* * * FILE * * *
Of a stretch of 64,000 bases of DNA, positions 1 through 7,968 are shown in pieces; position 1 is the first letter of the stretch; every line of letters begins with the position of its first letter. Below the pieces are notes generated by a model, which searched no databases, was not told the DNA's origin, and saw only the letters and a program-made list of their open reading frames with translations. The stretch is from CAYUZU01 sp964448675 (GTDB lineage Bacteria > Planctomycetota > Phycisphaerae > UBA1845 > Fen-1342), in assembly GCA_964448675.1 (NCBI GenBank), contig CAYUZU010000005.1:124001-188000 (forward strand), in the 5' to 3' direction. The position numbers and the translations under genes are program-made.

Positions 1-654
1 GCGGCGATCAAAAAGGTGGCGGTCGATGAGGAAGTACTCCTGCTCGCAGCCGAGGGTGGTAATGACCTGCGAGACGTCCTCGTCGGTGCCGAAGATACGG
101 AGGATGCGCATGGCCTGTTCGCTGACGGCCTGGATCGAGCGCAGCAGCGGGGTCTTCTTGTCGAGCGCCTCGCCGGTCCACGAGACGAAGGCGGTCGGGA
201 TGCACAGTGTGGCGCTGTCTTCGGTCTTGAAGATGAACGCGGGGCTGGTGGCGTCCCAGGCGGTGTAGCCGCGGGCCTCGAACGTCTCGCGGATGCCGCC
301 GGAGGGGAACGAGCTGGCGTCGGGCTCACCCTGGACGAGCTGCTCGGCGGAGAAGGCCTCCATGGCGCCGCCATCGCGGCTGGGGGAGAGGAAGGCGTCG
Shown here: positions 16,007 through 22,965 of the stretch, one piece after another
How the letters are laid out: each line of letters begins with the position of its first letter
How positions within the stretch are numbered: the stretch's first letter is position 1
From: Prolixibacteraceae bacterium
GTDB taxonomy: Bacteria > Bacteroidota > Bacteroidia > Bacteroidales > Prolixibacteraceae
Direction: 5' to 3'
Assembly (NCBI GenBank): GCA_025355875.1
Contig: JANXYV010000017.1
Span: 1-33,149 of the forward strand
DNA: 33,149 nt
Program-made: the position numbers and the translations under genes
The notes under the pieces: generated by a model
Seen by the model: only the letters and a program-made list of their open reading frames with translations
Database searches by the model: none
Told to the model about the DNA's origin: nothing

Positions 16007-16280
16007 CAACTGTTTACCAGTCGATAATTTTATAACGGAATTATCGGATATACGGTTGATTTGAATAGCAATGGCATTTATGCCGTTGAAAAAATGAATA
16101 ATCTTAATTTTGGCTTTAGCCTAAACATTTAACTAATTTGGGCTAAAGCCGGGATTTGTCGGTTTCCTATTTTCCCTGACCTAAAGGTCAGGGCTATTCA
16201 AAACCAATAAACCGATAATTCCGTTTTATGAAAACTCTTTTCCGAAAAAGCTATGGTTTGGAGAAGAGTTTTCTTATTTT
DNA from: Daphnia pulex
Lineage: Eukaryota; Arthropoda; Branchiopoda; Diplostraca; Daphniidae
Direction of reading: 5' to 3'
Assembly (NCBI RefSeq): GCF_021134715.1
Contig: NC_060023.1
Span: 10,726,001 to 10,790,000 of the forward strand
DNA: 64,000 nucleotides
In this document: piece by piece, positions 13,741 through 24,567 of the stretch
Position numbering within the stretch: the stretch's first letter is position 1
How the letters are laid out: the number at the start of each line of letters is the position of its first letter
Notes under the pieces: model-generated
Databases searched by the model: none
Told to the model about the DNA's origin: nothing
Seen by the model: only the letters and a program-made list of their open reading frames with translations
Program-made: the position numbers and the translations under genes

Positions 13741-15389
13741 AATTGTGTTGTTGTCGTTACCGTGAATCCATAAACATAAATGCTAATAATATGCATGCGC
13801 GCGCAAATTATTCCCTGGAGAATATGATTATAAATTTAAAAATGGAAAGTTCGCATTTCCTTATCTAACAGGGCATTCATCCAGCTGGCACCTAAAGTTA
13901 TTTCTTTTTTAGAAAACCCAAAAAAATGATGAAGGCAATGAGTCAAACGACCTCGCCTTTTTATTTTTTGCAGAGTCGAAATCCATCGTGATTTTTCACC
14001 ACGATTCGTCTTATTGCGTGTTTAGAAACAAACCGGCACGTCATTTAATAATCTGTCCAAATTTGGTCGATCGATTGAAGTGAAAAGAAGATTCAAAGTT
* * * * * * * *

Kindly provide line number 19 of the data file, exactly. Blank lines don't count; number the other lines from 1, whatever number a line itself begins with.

Seen by the model: only the letters and a program-made list of their open reading frames with translations